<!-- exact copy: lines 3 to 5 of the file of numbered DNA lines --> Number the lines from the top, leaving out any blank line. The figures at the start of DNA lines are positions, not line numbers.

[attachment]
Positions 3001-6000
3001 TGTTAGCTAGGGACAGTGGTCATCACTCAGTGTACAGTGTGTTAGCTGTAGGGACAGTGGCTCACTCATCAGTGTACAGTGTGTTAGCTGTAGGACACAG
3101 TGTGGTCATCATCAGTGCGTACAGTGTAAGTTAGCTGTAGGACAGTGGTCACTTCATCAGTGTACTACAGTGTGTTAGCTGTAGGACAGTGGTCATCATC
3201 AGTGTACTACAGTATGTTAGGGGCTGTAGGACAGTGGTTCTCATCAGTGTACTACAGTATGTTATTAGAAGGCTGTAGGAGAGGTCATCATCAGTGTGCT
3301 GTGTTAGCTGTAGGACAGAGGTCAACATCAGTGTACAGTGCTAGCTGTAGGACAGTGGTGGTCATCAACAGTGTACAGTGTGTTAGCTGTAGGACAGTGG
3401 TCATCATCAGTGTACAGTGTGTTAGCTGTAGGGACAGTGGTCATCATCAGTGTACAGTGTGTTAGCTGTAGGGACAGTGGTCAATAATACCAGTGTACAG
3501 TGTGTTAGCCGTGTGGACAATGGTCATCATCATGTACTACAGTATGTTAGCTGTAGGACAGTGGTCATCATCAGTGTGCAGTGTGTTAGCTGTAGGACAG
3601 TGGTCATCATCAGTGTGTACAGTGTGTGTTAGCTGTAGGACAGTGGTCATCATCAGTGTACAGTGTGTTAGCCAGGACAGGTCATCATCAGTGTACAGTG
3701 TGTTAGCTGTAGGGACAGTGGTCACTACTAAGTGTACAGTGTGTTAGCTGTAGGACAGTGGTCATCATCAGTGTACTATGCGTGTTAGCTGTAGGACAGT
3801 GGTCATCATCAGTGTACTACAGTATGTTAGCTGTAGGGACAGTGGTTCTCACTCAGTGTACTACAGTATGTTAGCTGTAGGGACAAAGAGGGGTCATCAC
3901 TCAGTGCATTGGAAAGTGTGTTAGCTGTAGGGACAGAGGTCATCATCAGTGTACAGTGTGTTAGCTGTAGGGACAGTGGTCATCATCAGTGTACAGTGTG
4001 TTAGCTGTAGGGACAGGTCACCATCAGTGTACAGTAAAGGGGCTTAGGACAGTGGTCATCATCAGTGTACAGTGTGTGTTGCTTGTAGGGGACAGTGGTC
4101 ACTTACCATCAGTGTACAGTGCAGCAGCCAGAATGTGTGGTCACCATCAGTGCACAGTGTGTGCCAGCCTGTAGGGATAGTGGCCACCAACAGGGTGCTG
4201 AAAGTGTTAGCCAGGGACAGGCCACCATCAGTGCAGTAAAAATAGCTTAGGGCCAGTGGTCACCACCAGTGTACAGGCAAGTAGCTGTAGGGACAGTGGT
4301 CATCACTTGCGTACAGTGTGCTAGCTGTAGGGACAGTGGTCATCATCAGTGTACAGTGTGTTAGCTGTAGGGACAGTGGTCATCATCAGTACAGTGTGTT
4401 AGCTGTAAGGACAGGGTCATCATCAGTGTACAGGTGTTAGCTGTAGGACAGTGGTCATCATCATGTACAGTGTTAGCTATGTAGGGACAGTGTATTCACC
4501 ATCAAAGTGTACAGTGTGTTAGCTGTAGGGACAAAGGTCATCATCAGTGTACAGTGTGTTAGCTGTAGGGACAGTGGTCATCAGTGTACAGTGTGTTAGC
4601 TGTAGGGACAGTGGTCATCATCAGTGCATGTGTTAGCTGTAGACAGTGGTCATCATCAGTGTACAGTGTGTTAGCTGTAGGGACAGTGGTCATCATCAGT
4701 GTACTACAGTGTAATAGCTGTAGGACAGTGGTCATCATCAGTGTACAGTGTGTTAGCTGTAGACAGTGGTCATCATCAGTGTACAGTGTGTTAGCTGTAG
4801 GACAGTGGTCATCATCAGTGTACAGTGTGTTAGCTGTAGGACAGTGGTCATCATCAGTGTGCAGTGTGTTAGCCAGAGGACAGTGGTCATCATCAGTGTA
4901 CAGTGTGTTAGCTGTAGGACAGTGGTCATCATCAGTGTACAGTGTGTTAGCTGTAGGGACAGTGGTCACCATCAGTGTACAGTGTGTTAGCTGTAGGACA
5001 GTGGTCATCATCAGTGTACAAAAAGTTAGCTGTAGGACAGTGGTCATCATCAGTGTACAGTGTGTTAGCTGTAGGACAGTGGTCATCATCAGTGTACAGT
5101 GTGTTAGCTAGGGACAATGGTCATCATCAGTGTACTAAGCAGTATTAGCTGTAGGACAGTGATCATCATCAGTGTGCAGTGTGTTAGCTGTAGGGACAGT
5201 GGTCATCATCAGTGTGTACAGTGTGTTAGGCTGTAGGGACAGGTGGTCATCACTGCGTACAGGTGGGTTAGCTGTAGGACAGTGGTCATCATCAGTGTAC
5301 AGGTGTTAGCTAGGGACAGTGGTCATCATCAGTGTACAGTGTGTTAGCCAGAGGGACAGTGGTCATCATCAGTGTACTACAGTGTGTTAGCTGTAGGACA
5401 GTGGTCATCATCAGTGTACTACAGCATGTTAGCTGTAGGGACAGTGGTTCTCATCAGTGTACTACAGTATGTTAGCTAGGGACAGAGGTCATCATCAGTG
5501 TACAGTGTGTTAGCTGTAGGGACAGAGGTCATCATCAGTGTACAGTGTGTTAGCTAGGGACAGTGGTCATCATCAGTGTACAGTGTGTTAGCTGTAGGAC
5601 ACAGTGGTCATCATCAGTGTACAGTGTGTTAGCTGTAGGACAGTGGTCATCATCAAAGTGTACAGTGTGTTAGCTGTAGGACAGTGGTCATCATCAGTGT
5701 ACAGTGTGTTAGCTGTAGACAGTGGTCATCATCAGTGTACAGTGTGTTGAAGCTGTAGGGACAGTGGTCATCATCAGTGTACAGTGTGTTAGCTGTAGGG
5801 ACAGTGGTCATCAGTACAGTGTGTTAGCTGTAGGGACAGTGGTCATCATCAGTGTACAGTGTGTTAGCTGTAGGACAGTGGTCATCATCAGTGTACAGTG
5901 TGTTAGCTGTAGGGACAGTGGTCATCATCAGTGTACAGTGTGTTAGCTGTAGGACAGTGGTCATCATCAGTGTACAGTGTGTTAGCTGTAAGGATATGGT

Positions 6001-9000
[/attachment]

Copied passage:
3101 TGTGGTCATCATCAGTGCGTACAGTGTAAGTTAGCTGTAGGACAGTGGTCACTTCATCAGTGTACTACAGTGTGTTAGCTGTAGGACAGTGGTCATCATC
3201 AGTGTACTACAGTATGTTAGGGGCTGTAGGACAGTGGTTCTCATCAGTGTACTACAGTATGTTATTAGAAGGCTGTAGGAGAGGTCATCATCAGTGTGCT
3301 GTGTTAGCTGTAGGACAGAGGTCAACATCAGTGTACAGTGCTAGCTGTAGGACAGTGGTGGTCATCAACAGTGTACAGTGTGTTAGCTGTAGGACAGTGG